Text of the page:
As ion interactive's online marketing manager, Megan Leap manages webinar, social media, search and email campaigns. She has extensive experience in conversion rate optimization and social media marketing, and when not championing high-ROI online marketing strategies, can be found running marathons across the U.S. She is also a frequent contributor to the Post-Click Marketing Blog. Follow Megan on Twitter: @MeganLeap.
What’s it like for an online marketer who’s marketing LiveBall, an online marketing software product, to other online marketers?
Marketing to marketers is a lot of fun. If I worked somewhere else, I would be our target audience. Plus, I use our software product every day in my job, so I know it inside and out. That gives me a unique perspective. Our audience knows marketing, we sell marketing software, so our marketing has to be top-notch. It definitely keeps me on my toes!
Given Ion Interactive's expertise in landing page management, can you provide a list of key ingredients for an effective landing page, and explain why these elements would lead to post-click marketing success?
The most important element of successful landing pages is to think innovation, not iteration. So when you create new pages, don't get caught up in the weeds of headline colors, typefaces, button locations, etc. Those are factors, to be sure, but the most successful landing page programs start with a very macro-level strategy. Test a landing page against a conversion path. Test your overall messaging. Test your design. Then, once you find a champion, start refining the smaller elements within your champion.
On the flipside, what are some of the mistakes marketers make with poorly optimized landing pages that are lead generation killers?
The biggest mistake I see every day is complacency. Believe it or not, there are still marketers out there who are sending paid traffic to deep links within their site or poorly optimized pages. They're okay with it. And their conversion rates are disastrous. Aside from that, the most common mistake I see is product- and feature-driven copy, not benefit-driven copy.
Ion Interactive is heading an innovative approach to landing page design: incorporating social networking on landing pages through social widgets. Can you explain how turning a landing page into a peer-to-peer networking platform would benefit a company?
When you create targeted, long-tail pages, you can be pretty sure that your visitors have shared interests. By incorporating social networking features, you can allow your visitors to not only connect with each other, but engage with you. It boosts engagement and builds brand champions.
What are your favorite landing page and conversion rate optimization (CRO) resources (blogs, books, etc.)?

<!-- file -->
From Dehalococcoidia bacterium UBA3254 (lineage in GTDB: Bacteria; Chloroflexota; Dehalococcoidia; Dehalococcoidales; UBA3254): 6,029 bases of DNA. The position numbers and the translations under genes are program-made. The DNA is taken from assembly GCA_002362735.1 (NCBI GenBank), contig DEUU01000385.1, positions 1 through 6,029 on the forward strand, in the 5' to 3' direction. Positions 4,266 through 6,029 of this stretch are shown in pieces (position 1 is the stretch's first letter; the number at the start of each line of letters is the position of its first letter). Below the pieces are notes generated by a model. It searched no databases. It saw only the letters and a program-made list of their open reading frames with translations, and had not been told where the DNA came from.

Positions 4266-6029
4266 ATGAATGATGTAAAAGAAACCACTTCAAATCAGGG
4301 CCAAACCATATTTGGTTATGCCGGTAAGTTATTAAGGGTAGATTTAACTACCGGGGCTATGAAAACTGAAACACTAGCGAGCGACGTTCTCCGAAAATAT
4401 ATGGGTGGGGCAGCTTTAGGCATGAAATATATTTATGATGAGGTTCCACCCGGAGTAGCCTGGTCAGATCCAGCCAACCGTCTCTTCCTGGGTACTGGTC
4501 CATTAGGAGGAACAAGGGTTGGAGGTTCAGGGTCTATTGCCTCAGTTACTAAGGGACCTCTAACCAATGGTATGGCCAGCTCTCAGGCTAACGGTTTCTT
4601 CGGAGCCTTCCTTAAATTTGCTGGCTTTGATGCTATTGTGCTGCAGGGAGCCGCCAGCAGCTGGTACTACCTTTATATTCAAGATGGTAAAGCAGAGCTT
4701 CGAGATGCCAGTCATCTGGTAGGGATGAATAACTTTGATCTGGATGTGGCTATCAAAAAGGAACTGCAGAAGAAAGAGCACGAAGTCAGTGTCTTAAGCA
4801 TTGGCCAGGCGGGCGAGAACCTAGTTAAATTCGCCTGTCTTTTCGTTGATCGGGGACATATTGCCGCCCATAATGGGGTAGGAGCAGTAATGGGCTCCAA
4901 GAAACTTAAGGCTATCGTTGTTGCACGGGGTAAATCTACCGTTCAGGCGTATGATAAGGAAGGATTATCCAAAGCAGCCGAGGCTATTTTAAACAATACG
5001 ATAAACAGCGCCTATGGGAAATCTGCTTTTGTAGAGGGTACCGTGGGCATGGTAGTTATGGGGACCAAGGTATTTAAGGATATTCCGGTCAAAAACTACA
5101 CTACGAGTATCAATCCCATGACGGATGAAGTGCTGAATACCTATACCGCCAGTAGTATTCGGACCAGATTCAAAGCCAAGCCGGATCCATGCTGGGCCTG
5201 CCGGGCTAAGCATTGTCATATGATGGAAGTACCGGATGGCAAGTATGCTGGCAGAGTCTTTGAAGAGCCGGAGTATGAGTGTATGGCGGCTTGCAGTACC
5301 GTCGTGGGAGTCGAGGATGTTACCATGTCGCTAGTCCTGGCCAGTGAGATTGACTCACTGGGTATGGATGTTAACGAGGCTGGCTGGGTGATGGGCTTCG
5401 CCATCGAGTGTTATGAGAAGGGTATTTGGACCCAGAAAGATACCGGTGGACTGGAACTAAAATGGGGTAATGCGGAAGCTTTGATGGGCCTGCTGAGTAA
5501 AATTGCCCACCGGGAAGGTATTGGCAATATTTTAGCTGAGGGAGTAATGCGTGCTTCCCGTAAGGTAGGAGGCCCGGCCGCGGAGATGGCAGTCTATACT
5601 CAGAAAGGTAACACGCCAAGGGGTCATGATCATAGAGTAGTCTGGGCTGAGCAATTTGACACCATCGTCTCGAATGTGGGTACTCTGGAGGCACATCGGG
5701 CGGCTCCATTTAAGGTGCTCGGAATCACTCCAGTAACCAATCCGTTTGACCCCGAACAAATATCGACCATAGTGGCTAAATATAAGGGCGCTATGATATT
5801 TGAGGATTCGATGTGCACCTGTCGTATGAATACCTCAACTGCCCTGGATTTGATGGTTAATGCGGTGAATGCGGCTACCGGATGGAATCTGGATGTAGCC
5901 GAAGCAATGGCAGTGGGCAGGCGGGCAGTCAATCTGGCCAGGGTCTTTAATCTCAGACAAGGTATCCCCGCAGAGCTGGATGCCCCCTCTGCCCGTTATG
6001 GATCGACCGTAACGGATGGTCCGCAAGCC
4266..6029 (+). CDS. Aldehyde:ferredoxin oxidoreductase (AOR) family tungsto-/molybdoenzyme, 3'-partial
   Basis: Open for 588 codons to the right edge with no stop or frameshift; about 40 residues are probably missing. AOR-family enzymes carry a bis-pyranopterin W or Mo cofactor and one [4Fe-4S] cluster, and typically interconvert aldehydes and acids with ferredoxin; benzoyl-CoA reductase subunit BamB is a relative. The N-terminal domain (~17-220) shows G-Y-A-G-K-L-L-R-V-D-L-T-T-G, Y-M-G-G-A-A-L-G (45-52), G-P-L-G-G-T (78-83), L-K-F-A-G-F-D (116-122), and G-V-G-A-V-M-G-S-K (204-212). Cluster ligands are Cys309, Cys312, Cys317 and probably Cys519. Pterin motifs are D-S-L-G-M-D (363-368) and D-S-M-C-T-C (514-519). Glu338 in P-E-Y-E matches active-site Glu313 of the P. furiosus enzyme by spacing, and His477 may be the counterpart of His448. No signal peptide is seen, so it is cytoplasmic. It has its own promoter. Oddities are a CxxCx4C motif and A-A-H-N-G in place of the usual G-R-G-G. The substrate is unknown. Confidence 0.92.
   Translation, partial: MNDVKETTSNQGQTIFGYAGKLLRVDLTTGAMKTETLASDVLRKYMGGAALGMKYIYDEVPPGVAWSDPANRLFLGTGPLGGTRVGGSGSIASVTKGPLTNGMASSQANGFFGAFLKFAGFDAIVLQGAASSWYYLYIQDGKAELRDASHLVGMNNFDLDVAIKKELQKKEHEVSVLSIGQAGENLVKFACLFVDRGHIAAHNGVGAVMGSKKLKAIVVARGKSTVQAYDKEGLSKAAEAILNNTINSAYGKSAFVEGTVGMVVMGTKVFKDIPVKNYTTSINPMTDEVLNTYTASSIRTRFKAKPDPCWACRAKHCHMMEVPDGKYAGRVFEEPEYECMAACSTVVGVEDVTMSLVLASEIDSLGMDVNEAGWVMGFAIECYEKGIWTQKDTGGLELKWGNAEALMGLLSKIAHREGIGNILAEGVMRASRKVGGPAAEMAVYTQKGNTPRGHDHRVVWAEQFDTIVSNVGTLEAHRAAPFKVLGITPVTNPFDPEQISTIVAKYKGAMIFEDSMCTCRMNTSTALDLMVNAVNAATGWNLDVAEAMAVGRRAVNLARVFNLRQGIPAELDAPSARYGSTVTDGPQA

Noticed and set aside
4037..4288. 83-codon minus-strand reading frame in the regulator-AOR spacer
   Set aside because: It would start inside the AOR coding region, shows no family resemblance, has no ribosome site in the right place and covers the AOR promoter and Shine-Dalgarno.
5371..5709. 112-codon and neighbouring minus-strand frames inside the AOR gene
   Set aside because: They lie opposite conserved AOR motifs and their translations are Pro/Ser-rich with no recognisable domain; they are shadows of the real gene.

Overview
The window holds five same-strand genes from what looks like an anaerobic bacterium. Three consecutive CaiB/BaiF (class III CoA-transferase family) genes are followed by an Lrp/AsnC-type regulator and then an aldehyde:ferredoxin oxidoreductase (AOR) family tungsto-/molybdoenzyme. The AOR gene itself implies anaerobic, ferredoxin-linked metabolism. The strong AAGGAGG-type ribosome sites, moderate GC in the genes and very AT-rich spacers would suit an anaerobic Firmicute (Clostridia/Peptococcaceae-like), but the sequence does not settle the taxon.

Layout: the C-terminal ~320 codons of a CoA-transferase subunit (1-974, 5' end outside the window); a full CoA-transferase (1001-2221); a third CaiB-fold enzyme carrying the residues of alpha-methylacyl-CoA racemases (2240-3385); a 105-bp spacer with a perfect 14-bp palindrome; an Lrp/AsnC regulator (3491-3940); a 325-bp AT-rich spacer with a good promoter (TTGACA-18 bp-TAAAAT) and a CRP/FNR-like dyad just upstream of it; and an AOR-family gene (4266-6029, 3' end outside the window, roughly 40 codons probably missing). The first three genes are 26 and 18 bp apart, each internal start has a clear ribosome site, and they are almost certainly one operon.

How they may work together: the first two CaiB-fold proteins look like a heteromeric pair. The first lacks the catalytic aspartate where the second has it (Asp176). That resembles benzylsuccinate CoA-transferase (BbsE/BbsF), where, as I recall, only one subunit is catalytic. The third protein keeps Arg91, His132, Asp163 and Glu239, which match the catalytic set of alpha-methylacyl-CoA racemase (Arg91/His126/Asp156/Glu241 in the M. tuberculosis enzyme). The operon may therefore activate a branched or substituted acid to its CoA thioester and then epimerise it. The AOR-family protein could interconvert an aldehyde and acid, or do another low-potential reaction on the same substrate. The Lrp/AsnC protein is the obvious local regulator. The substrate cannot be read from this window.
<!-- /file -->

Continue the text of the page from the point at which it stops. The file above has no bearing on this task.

The post-click marketing blog and Honest Seduction, of course!
But really, aside from Ion's own blog and book, I follow the new Conversion Science column on Search Engine Land, and Bryan Eisenberg, Brian Massey, and Tim Ash's columns on ClickZ. WiderFunnel has a great optimization blog, and Search Mojo posts great insights about landing pages and post-click marketing.
Do you think there’s a channel where landing page management and optimization is particularly important? For instance, is it a bigger factor in PPC, and maybe less pronounced in display?
I really think it's equally important to send visitors to optimized pages whether it's PPC, organic, or display traffic. Every click is potential revenue, and if it's not converting, your business is losing out.
You guys have a lot of great stuff about leveraging a landing page “experience” rather than a single page. When do you think it makes sense to use a single page? How do you determine when you need to offer options and segment?
It really depends on the stream of traffic that you're sending to your pages and how much you know about them. For instance, in PPC, you don't know always know much about your traffic. Sure, you know the keyword that they typed in, but you don't know they're their specific audience segment or what exactly they're looking for. Are they looking for a white paper? A demo? Are they from a small business or enterprise? Post-click segmentation allows you to gain valuable data, but more importantly, deliver more relevant experiences.
For traffic that you are familiar with and know something about, such as traffic from email or drip campaigns, I think it makes sense to use a single landing page.
At the end of the day, you really won't know what works until you test it. We usually find that using post-click segmentation converts higher than a single page, but once in a while a single page wins.
(Read Also: Measure Social Media ROI)